Streetwise Property Alert

London – Supply & Demand

The Centre for Cities new report, 2013 Cities Outlook, draws attention to the reason why property prices will keep rising, especially in London; it’s down, as you’d expect, to supply and demand. Since 2001, the report suggests that the price of the average London home has gone up by £206,000; that’s pretty much a doubling of prices.

‘Current government forecasts suggest that we need to build 232,000 new homes per year in England alone to keep up with projected household growth while a separate projection puts this number as high as 290,500.’

‘House building in the UK as a whole has only exceeded 232,000 once in the last 30 years. The reduction in the building of new homes since the post-war boom, combined with rising demand for homes, has contributed to a sharp rise in house prices; the sold price of a home has increased by around 300 per cent (accounting for inflation) since 1959.’ Wherever you are investing, look at supply, demand and that pipeline of new supply. More at: www.londonpropertyalerts.co.uk

Tenancy Advice

We’ve had some editorial – more like advertorial to be honest – come in from www.nolettinggo.co.uk That’s not to say it’s not a useful read! ‘It’s always a situation you hope, as a landlord, you don’t have to deal with – when a tenant leaves early. Not only do you have the issues of finding another tenant you also have the potential legal issues to deal with surrounding the tenant’s leaving.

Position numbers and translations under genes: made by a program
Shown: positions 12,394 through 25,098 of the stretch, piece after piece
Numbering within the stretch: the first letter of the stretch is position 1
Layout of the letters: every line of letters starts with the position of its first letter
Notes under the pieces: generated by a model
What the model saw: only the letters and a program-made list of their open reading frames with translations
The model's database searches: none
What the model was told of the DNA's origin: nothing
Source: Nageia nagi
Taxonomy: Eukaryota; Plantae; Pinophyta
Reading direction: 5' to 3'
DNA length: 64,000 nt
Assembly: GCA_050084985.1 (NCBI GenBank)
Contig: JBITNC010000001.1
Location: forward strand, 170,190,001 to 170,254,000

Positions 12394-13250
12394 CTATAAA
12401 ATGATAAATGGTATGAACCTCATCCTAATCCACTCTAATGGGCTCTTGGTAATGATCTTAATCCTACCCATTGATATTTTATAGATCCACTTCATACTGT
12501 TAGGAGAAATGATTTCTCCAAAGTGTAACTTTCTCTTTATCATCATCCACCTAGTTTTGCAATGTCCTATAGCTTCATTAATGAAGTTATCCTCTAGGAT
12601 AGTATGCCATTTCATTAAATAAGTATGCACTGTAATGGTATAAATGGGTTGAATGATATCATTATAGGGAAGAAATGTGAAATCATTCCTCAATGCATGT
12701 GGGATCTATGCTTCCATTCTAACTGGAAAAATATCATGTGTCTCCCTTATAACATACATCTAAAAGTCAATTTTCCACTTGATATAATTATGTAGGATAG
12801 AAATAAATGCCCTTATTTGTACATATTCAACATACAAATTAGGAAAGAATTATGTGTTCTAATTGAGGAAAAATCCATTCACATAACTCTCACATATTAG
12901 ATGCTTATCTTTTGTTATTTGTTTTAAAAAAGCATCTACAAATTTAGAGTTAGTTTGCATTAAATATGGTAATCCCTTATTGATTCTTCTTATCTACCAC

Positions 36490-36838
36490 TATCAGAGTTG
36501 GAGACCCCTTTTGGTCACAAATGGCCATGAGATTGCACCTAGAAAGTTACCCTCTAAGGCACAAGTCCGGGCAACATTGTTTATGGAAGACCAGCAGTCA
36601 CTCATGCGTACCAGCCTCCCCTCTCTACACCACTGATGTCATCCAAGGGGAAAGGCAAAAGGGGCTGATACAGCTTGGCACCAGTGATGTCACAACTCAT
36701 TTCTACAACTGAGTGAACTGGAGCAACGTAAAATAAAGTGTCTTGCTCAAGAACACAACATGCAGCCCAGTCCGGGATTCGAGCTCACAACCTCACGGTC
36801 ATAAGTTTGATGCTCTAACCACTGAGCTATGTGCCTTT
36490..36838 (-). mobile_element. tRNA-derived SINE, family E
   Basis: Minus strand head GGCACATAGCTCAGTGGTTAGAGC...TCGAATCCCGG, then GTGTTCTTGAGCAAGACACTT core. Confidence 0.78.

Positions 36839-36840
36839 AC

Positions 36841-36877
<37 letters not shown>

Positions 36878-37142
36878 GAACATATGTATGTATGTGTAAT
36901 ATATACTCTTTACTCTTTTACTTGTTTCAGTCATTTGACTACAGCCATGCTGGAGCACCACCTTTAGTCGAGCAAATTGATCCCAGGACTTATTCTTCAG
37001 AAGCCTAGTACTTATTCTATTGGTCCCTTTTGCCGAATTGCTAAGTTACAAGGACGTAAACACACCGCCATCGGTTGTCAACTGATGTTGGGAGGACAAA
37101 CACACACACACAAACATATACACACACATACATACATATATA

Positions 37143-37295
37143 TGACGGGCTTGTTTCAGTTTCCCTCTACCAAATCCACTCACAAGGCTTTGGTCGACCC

First things first: you should have in your tenancy agreement a clause that covers such an occurrence. This is vital – especially if the tenant’s leaving turns into a legal dispute. When a tenant puts in a request to terminate and leave early from a fixed term tenancy it is essentially a negotiation between them and the landlord. (The issue is clouded if there is one tenant leaving, leaving others behind and this would be covered by ‘Surrender in Part’ and is a slightly different issue). What to do when a tenant leaves a tenancy early?

A landlord is not obliged to let a tenant break the terms of the tenancy but it’s often common sense to negotiate. You need to calculate any loss of fees you may incur – which in itself may be disputed –  or whether your clause for early termination has an actual penalty value to cover the costs you will have to carry and is one agreed by the tenant when s/he signs the contract.

A leaving tenant may also find the landlord a replacement tenant. Do not at any point say yes to the new tenant without carrying out your usual vetting procedures. They may be a perfectly good tenant but they aren’t taking over the tenancy as theirs will be a fresh contract.

This situation is going to occur so it’s more of a situation of how you handle the transition. By working with the leaving tenant you will part on good terms and avoid any missed rent payments. It’s always wise to talk since any costs you incur funding a replacement will have to be borne by the leaving tenant (or, if you have a penalty clause, the costs will be covered by that).